The best way to describe Elizabeth J. Church’s All The Beautiful Girls is utterly heart-wrenching. Church’s second novel tells the tale of Lily (or Ruby) who has endured many challenges in her short life. Though she has the grades to go the college, she instead chases her dream to become a dancer in Las Vegas. She finds herself amongst the glamour of Sin City’s showgirl scene, where she must navigate the challenges of the competitive showgirl industry, as well as fighting the demons of her past (which keep on resurfacing in her present).
Before reading the novel, it’s important to note that the book does come along with quite a few potential triggers, so be cautious. Graphic details of animal cruelty, sexual abuse (of a minor), domestic violence and drug abuse feature in the story, so this is something to take into consideration.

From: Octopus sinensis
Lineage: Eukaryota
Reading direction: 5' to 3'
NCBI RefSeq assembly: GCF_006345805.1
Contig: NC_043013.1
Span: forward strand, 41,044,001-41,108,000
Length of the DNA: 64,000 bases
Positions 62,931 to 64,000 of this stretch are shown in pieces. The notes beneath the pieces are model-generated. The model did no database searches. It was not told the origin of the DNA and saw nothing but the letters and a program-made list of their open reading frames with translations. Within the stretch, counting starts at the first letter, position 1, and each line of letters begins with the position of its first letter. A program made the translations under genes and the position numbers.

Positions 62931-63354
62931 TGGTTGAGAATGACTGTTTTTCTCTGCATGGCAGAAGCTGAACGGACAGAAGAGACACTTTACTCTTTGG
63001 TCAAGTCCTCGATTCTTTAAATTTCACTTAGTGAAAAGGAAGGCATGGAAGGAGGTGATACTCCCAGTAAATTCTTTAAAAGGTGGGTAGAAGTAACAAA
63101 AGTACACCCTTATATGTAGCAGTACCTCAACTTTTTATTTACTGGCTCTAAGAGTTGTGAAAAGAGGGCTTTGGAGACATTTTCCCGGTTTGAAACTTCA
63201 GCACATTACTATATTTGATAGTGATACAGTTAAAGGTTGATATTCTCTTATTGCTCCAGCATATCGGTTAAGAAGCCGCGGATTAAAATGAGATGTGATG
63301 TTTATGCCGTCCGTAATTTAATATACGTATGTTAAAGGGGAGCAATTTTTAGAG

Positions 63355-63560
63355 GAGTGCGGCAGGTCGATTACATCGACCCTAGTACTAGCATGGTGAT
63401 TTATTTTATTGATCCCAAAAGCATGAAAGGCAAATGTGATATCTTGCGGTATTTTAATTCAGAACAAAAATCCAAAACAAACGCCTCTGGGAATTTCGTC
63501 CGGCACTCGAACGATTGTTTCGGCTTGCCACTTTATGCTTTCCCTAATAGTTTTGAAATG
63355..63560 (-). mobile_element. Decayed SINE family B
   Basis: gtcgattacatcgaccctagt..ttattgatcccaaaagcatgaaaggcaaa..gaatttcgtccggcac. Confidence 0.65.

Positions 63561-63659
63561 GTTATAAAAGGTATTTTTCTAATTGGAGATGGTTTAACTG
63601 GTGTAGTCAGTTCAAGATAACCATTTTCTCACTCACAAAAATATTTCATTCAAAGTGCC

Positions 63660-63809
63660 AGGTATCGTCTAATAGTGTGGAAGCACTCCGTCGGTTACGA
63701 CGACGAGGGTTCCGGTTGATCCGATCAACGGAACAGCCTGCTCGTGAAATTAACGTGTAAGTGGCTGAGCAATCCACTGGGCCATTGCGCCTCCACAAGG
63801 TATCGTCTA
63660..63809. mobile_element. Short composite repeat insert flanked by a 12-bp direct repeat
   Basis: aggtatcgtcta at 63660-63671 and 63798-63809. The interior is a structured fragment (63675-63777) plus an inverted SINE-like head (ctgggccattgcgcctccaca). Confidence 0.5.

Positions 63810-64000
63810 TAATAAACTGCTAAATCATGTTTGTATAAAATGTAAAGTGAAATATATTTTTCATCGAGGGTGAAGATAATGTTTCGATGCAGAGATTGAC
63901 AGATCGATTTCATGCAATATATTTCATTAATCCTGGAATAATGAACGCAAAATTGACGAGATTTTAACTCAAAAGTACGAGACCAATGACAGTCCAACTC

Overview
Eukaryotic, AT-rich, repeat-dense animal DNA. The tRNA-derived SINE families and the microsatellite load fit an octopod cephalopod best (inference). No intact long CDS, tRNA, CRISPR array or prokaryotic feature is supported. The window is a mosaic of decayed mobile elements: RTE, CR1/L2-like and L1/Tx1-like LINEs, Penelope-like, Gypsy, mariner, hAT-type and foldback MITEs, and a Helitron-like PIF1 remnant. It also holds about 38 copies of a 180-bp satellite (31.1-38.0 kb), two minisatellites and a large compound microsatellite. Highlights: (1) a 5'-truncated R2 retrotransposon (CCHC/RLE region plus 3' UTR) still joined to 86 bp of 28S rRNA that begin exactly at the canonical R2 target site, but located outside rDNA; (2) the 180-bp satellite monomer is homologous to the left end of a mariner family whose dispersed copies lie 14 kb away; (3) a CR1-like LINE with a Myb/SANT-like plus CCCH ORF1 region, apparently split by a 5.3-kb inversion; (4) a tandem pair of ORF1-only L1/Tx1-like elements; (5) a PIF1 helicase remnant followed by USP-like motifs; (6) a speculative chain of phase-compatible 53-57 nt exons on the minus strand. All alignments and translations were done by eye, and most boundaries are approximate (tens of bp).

All the above situations all play a part in the life of the book's protagonist Lily (who goes by the name Ruby during the Vegas part of the story). Lily is the ultimate survivalist, and despite her past, she perseveres and finds a way to take the hardships of her past and succeed in the cut-throat world of the showgirl scene. Parts of Lily’s character reminded me of George Orwell’s Down and Out in Paris and London. Whenever there is a glimmer of hope that things are going to turnaround for Lily, her situation spirals out of control once again — each turn as unpredictable as the one that came before it.
The writing style throughout All The Beautiful Girls is absolutely stunning and her prose weaves beautifully. The prose (along with the author’s strong characterisation) adds even more sparkle to the story.
The only part that I didn’t like about the book was the concluding section, which felt rushed. The Vegas portion of the story was well-spaced, and reading it allowed the reader to have a full scope of Lily's life in Vegas. The same can't be said for the final part of the story, which needed an extra few chapters to slow it down.
Reading All The Beautiful Girls provides readers with an emotional experience that will remain well beyond the final page.
Release date: 8th March 2018 by Fourth Estate/HarperCollins
(I received a review copy of this book in exchange for an honest review)